[dns-operations] Quantifying performance was Re: requirements for TLD servers

Edward Lewis Ed.Lewis at neustar.biz
Tue Mar 23 16:33:50 UTC 2010

At 22:21 +0000 3/22/10, Jim Reid wrote:
>For example, the document would discuss the characteristics of a good
>monitoring system without laying down the law about the One True Way
>how monitoring MUST be done.

I doubt that documenting, specifying, deploying, and operating the 
OTW of DNS monitoring can be done.  There are many problems.

With a goal of measuring the experience of a end user, to accurately 
measure this you would need to stick a monitoring device at the end 
of a user access network - not in a data center.  In getting this 
measurement, you have to include a lot of elements that are beyond 
the control of the DNS operator - such as the user access network, 
any intermediate networks, and so on up to the DNS provider's 

Another variable is the DNS client strategy for finding an answer. 
There is no specified way for an iterating client to pick and choose 
what servers to use and how to fail from one server to the next.  If 
an operator tries to solve for one iterator's (=resolver's or 
=cache's) strategy, a different implementation of a iterator might 

I agree that merely requiring that a DNS operator reply within a 
certain span of time to any query - measured from the time the query 
hits the DNS operator's site to the transmission of the reply - is 
"weak" but what are you going to measure that is under the operator's 
control and is unbiased to iterator implementations?

Even if the DNS operator has a well balanced deployment, what if a 
transit provider goes out of business or rips up peering?  Or just 
loses a link?  The user may notice degradation but do you hold this 
against the DNS operator?

I've been interested in assessing the performance of a distributed 
system for more than 25 years now.  It's pretty much impossible to do 
it, especially if the distributed system is a shared responsibility.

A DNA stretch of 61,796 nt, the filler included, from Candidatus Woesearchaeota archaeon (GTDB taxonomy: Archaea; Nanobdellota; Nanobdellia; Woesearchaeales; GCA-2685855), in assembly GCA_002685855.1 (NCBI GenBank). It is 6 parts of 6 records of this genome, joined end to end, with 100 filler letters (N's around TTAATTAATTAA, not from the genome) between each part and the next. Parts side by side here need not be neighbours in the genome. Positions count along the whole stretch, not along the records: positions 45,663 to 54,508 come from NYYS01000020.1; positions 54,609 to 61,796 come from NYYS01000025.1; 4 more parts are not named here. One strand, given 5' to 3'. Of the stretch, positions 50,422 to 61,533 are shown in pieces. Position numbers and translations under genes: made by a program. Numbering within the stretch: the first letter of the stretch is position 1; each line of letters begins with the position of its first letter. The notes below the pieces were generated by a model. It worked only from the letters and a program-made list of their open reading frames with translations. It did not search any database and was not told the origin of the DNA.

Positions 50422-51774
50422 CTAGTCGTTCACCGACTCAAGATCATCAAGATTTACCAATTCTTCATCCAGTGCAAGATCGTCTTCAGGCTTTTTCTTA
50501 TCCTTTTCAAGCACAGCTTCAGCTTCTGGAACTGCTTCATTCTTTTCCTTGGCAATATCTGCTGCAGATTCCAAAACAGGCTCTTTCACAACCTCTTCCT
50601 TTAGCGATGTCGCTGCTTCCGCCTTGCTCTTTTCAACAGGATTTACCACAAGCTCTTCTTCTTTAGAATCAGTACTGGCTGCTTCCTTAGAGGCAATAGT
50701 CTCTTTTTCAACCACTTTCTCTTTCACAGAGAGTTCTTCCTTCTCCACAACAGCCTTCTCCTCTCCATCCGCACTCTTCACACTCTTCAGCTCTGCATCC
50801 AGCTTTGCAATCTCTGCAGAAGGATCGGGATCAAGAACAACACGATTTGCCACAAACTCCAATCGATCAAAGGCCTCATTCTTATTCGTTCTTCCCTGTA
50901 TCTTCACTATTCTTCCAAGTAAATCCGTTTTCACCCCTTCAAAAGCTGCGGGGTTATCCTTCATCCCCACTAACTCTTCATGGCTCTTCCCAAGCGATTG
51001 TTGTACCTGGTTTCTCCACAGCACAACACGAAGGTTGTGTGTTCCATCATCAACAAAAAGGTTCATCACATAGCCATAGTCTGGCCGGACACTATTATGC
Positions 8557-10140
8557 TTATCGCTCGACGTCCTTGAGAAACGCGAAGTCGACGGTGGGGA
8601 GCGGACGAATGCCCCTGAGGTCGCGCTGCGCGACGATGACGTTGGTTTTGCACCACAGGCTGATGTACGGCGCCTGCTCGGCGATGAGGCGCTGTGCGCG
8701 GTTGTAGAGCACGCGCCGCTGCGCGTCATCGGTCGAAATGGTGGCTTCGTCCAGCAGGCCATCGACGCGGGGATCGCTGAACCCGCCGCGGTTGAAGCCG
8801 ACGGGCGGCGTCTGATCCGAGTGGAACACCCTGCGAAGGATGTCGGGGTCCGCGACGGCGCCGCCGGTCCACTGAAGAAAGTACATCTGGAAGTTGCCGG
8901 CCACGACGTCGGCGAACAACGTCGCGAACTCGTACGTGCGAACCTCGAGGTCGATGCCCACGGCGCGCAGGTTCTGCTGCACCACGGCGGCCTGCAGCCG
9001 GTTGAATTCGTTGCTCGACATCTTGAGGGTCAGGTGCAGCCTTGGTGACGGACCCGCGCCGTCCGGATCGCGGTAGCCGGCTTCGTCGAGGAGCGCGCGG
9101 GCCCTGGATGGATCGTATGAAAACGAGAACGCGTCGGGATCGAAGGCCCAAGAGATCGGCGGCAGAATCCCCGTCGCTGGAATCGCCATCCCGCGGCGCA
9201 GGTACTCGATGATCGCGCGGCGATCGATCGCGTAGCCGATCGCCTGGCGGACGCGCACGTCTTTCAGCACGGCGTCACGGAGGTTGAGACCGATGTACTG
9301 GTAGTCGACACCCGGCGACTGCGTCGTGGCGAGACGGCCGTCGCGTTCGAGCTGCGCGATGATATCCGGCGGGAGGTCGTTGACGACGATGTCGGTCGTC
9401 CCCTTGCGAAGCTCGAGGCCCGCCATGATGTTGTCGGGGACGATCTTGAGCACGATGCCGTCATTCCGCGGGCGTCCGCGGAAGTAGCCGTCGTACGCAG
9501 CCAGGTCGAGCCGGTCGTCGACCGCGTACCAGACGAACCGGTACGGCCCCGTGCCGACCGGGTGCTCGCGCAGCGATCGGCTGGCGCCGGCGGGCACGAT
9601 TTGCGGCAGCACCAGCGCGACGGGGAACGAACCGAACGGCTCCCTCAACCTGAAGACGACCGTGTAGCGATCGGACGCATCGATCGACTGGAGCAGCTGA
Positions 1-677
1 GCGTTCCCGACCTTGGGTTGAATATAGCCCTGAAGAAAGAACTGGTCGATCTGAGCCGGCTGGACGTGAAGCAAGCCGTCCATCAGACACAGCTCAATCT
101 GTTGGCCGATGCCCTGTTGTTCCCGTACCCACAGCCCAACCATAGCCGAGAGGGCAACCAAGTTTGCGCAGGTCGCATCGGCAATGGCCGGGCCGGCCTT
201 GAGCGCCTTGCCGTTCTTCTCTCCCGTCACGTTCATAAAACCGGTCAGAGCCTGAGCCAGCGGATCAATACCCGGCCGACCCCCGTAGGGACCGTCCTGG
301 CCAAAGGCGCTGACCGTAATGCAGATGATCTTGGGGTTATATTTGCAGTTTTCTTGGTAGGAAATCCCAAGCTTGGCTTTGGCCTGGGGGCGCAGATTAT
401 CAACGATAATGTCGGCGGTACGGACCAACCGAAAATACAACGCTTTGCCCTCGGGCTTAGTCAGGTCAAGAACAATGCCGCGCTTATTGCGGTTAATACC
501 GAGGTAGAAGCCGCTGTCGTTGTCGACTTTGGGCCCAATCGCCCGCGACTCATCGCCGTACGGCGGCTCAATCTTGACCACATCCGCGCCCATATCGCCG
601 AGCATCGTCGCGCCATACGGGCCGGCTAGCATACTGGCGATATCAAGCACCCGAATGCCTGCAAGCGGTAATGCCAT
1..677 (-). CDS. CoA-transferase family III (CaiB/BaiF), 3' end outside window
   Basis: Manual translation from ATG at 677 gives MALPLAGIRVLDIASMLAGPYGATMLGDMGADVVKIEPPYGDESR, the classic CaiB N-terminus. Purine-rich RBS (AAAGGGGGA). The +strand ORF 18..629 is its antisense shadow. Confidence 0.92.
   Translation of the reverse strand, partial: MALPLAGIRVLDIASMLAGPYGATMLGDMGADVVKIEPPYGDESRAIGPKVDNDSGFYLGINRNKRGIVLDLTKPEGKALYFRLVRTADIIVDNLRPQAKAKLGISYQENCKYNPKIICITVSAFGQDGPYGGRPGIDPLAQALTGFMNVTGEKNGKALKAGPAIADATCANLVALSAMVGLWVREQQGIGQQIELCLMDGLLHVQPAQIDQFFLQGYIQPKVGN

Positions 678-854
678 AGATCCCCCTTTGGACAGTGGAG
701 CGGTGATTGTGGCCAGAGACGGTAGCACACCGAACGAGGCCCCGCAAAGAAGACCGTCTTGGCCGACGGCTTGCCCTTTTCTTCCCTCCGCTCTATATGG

Single owner networks [and I am not restricting this to computer 
networks] can be modeled to varying levels of accuracy to identify 
bottlenecks.  Even with complete access it is still a lot of work and 
tricky to build a model that is high fidelity and can accurately 
assess the impact of changes.  When there are multiple entities 
involved, ouch.

Counting servers and sites, measuring machine readiness, etc. and 
etc. are things that are a part of monitoring but don't really give a 
hint of performance.

One of the most interesting pieces of research I have ever seen on 
name server performance was conducted by JPRS in 2006-2007. (A slide 
set based on that work can be found here: 
This showed the impact of tuning anycast on a "letter".  The missing 
element in the study was that the other servers involved (the other 
letters) were not monitored to see if they picked up the slack or not.

I appreciate the effort of RIPE's DNS monitoring.  Placing monitors 
across the network is a good tradeoff between placing monitors at the 
user points and measuring only what a provider has under it's direct 
control.  That does give a realistic view of performance.

Maybe you don't want to measure the user experience accurately but 
rather just define some objective way to measure how DNS 
constellations perform.  Once we agree on an objectivity, the plan 
then has to be carried out.

BTW, this will be discussed (as a registration issue) at the Bar BOF 
Wednesday night as part of the IETF.

Edward Lewis
NeuStar                    You can leave a voice message at +1-571-434-5468

As with IPv6, the problem with the deployment of frictionless surfaces is
that they're not getting traction.

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